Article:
"In this state, the buyer better beware," said Leonard Zumpano, a real-estate professor at the University of Alabama. The law in Alabama is summed up by the term "caveat emptor," Latin for buyer beware.
What the state needs is a "mandatory property condition disclosure" law. But Gene Marsh, a consumer law professor at the University of Alabama, says he is not surprised that the state does not have one. "We have been on the trailing edge of every major consumer protection initiative in the country," Marsh said. Gee, that's a surprise.
The Alabama Supreme Court has upheld the caveat emptor doctrine. But Marsh says, "There's nothing to stop the Legislature from changing the law or making a new law."
"Until that day arrives," reporter Sean Reilly writes, "the burden is on prospective buyers to make sure that their castle isn't in reality a financial sinkhole."
Reilly builds his story around Vinnie Orene Fennell, a 65-year-old Chickasaw, Alabama, woman who has spend thousands of dollars in repairs on a house she bought in 2005. Fennell's advice? "Have an inspector come out."
Fennell says a realtor falsely assured her that the house already had been inspected, so Fennell went ahead and closed on the purchase. She then discovered rotted flooring, a leaky roof, and faulty wiring.
This story hits home here at Legal Schnauzer because I've long suspected that Mike McGarity, my new neighbor in 1998, might have been unhappy with something about his house, leading to major legal headaches for my wife and me. I know the house had problems with water coming in the basement before McGarity bought it. The previous owner had a B-Dry System installed in an effort to address the problem, but I wonder if it was truly fixed.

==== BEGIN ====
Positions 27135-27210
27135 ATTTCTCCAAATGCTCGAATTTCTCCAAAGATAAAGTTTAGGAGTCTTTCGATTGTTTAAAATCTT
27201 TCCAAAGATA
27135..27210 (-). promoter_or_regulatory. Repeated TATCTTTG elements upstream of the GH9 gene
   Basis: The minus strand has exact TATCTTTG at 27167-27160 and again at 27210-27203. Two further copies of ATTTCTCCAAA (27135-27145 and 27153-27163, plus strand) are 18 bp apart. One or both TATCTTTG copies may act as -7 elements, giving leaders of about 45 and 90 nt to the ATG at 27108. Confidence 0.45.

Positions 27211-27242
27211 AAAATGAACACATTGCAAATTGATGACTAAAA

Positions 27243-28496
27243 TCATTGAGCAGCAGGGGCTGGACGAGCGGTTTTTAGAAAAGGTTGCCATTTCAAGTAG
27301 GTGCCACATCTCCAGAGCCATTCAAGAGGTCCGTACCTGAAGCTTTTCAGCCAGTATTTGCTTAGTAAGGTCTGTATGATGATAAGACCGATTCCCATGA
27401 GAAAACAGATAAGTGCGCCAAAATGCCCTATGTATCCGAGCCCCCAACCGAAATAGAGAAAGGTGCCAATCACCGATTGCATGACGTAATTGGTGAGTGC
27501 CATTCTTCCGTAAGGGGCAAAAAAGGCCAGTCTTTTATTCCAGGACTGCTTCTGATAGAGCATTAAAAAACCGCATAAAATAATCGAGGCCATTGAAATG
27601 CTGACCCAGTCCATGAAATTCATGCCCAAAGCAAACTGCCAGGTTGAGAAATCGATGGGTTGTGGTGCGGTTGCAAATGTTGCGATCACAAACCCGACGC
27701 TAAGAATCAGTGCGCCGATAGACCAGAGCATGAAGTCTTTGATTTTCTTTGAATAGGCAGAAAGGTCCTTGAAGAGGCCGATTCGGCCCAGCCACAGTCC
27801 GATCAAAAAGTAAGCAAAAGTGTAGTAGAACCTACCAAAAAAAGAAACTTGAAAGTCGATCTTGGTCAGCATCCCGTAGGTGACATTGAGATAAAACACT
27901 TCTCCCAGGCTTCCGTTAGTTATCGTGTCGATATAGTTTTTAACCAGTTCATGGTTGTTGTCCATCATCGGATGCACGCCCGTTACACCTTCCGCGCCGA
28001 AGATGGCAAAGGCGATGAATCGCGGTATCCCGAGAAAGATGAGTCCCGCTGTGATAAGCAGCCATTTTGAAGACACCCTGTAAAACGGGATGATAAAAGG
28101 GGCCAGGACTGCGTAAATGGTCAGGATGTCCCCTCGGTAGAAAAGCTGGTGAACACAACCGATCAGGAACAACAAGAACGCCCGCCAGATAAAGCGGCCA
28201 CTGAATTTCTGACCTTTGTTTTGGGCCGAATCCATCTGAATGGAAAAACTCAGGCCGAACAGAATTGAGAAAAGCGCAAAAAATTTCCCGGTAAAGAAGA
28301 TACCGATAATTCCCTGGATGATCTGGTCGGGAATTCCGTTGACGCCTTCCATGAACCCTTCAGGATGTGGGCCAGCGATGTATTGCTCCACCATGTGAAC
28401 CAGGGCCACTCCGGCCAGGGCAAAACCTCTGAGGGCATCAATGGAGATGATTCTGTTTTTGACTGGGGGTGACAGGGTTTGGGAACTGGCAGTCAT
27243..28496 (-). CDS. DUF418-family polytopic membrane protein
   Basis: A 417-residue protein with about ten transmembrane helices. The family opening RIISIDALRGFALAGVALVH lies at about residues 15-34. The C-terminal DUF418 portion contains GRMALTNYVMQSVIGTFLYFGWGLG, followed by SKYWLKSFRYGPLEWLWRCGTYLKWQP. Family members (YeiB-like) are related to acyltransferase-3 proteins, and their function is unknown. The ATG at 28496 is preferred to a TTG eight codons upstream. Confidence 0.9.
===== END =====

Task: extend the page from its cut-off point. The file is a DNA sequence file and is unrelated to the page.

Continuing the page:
Evidence in the discovery process of the bogus lawsuit McGarity filed against me indicated that he had neither an inspection nor a survey performed on the house prior to purchase. As the real-estate expert notes above, that is just asking for trouble in Alabama--buyer beware!
If water still was coming in the basement when McGarity bought it, would that qualify as a health or safety issue that could expose the seller to major liability? I think a good lawyer might have been able to make that case. In other words, I think McGarity might have had a legitimate case against the seller. But it seems someone steered him toward becoming angry at, and eventually suing, me--someone he most definitely did not have a case against.
What did this accomplish? If my theory is correct, it protected the seller, who was Fred Yancey, football coach at Briarwood Christian School, a ministry of Briarwood Presbyterian Church. We already have noted the strong ties that key figures in McGarity's lawsuit against me have to Briarwood. And we have noted Briarwood's involvement in seeing that the real-estate transaction with McGarity was done quickly--and possibly recklessly.
Is it possible that Briarwood faced serious liability had McGarity sued them for structural problems with his house? That question remains unclear. But this much is clear: He never had a case against me, but his lawyer and a Shelby County judge let the case unlawfully go on anyway.
Wonder why that was? Stay tuned.